New Dating Show Features Local Singles
Phoenix station will launch local dating show
By Jim Benson -- Broadcasting & Cable, 10/15/2006 8:00:00 PM
Lurid is out when it comes to the next wave of dating shows. Those salacious, bikini-packed hot-tub scenes may soon give way to a new multiplatform, interactive dating show featuring local singles, not Hollywood hotties.
My Dating Place, a local half-hour strip, will be tested on Fox-owned MyNetwork­TV affiliate KUTP Phoenix starting late this year or early 2007. Would-be daters can apply on the station's Website, a smart way to drive traffic there.
Veteran news, sports and entertainment producer John Terenzio, the showrunner of Paramount's syndicated Judge Joe Brown, introduced the concept—and vows there's a “no hot tub” rule. That's a barbed reference to syndicated dating shows, like Blind Date, that are no longer in production. He believes single viewers are more interested in hooking up with people in their hometown than in watching wannabe Hollywood actors cavort on camera.
“We want people to have successful dates,” Terenzio says. “Good dates make much better TV.”
Though Terenzio isn't leaving the Brown show, his Tri-American Productions is teaming with the Fox O&O group on the Dating project. A pilot will be shot next week.
Terenzio and Fox Television Stations Chairman Roger Ailes and CEO Jack Abernethy are looking to capitalize locally on the popularity of online dating sites like Match.com. Terenzio and Fox think combining the Web and TV platforms with local-user–generated content can create new revenue streams.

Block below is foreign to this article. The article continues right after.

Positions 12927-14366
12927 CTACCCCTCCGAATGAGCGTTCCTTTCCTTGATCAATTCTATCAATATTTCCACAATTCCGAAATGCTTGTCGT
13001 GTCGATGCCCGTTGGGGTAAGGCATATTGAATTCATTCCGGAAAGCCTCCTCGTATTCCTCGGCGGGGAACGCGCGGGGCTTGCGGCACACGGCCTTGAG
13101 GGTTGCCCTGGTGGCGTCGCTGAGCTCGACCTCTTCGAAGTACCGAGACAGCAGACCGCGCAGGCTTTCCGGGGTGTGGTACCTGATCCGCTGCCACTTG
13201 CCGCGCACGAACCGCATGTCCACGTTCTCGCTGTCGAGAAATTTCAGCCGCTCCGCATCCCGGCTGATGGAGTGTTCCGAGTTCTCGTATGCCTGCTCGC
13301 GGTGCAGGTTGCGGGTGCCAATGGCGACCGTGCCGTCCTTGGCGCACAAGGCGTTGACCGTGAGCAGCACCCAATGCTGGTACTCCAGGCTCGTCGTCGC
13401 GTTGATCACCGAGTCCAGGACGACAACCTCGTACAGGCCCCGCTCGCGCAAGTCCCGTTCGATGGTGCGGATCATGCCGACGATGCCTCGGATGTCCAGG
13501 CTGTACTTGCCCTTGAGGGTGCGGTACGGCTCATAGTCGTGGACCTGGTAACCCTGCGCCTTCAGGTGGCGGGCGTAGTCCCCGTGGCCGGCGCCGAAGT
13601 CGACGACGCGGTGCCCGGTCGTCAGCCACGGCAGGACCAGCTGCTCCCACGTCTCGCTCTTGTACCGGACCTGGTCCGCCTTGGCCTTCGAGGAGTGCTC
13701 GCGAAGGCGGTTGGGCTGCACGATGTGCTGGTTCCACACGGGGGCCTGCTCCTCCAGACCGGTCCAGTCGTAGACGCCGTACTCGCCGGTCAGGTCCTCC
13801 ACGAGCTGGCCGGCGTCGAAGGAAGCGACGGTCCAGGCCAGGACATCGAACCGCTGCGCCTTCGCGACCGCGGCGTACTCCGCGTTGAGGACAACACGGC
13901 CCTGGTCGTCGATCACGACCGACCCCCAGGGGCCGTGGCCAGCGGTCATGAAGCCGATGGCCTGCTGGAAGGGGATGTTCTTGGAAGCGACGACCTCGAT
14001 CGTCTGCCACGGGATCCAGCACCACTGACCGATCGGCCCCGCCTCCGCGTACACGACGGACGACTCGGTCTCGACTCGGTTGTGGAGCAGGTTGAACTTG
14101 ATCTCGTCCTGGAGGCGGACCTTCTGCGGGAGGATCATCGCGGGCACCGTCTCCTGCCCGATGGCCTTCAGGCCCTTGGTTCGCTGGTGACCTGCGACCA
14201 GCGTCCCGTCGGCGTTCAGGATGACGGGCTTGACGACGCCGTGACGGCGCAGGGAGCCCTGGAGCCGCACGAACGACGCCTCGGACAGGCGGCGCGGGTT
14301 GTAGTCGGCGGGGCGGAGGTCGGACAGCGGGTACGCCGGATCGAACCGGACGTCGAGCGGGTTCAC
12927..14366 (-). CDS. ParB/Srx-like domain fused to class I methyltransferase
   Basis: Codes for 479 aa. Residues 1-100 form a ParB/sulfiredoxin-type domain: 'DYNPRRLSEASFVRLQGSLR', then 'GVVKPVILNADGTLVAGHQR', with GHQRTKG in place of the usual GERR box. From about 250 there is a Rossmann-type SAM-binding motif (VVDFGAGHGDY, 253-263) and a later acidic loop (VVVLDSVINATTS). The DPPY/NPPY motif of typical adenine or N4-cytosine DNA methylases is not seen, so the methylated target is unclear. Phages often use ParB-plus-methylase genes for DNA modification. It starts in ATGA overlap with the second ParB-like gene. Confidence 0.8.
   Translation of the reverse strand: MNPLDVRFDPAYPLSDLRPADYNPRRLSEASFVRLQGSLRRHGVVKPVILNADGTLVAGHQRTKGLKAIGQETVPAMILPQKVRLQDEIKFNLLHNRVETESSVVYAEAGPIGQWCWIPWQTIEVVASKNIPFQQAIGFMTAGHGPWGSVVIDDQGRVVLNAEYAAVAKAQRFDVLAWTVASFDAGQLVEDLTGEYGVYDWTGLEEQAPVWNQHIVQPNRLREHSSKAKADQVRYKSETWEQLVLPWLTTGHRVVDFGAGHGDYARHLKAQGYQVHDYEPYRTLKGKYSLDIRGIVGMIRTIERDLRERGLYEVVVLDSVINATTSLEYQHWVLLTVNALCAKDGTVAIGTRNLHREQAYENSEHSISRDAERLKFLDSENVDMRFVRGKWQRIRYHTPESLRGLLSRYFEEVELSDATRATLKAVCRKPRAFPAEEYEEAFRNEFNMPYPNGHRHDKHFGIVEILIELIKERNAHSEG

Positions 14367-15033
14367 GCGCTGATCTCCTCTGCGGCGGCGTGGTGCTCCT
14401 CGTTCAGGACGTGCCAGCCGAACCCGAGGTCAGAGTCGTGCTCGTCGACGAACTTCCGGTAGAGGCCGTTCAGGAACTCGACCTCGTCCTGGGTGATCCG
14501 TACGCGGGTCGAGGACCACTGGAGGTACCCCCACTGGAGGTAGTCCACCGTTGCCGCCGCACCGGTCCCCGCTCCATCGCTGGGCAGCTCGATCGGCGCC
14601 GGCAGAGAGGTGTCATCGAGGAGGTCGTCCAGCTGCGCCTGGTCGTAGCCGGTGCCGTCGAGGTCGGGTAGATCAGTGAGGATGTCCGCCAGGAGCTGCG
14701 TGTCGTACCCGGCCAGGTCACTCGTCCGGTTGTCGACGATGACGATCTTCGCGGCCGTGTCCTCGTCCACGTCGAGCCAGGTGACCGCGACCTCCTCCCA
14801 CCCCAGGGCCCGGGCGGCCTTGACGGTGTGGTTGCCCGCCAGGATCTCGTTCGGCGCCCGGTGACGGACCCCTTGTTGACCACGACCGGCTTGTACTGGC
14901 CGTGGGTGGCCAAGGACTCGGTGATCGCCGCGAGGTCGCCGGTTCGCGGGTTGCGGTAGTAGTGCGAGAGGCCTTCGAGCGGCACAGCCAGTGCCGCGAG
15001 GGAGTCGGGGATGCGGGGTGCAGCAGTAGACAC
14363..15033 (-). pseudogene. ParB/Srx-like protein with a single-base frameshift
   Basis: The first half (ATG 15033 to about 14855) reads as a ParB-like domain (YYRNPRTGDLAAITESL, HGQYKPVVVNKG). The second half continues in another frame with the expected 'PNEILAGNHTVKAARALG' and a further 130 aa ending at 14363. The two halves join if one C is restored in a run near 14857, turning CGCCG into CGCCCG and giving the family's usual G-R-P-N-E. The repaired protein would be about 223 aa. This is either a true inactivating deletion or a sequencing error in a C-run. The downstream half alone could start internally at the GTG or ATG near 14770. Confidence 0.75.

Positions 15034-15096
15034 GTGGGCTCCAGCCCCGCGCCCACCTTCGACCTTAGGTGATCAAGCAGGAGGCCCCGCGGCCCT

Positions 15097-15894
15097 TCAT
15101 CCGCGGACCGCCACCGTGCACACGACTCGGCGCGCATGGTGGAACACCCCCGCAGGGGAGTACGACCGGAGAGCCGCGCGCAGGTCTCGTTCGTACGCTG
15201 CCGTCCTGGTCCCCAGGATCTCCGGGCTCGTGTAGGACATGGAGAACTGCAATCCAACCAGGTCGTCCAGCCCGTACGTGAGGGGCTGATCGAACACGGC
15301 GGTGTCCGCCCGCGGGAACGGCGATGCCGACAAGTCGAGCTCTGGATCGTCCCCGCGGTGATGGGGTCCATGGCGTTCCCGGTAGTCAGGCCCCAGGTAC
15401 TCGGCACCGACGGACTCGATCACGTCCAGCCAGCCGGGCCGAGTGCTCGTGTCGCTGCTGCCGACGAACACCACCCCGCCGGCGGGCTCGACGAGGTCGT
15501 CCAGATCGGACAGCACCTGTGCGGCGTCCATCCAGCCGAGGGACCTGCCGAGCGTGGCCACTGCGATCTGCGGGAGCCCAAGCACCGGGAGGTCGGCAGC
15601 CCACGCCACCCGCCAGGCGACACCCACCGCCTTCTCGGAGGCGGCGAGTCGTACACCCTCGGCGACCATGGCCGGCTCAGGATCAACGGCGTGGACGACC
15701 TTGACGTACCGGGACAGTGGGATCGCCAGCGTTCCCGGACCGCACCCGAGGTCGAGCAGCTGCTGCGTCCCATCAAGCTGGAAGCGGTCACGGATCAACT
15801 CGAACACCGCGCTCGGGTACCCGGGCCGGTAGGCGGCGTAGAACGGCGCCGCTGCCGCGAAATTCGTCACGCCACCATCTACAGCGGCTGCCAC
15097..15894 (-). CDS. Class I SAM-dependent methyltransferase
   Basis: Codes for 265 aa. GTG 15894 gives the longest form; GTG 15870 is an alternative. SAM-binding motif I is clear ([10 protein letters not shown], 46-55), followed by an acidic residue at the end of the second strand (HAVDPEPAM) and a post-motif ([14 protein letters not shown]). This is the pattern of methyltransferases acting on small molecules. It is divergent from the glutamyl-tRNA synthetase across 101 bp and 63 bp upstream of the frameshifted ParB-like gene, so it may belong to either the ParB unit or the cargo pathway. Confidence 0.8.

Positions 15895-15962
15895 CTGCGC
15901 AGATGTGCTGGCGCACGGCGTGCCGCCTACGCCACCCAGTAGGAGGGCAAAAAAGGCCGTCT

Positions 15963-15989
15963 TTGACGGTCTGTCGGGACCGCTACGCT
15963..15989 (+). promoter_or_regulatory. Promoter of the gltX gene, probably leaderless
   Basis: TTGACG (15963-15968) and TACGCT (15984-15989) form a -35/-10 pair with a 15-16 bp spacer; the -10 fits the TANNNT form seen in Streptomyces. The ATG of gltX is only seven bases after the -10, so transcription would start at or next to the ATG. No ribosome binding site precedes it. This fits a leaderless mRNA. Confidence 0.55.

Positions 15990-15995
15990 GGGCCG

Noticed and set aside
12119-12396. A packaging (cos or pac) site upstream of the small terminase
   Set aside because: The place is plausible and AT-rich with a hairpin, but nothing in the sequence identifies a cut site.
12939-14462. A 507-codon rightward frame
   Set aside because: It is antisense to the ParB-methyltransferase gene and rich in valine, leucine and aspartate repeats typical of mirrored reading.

“The Web has been used primarily to market the television platform, but viewers are sophisticated and want to do more than just cast a vote or buy a product,” Terenzio says. “Having My Dating Place on TV is really an extension and enhancement of the online platform.”
A typical episode will include three local singles who have applied online. The first candidate, showcased in a taped biographical profile, appears on the station's Website (the show may help produce the pieces). The host then instructs interested viewers to submit profiles online, leaving it up to the candidate to choose.
A second part follows a couple on a date, while a third brings the “lucky” contestant back to describe the encounter.
The video profiles eliminate the common online-dating pitfall of misrepresentation, preventing short, fat, chain-smokers from describing themselves as tall and athletic. And this gives everybody a chance to get on TV.
If My Dating Place does well in Phoenix, Frank Cicha, senior VP of programming for the Fox station group, plans to eventually roll it out in other markets.
Terenzio thinks separate versions of the show even could run in different dayparts. A morning or early-afternoon edition of My Dating Place could target single women pushing 40. A separate late-fringe version could go after 18-34s.
My Dating Place could end up having various markets share material—a memorable date of the week, for example. In that way, he sees My Dating Place working the way the old PM Magazine did (local markets contributed feature pieces to the nationally distributed show).
Terenzio also hopes to see stations one day devote digital channels to his “affordable” local-dating concept.
A successful tryout on the Fox stations would help speed the show toward wider syndication.
Stations would acquire a template including set design and graphics, which are being designed now.
“It's a much more friendly cost model than syndicated product,” Cicha says. “That is what is so appealing about it.”
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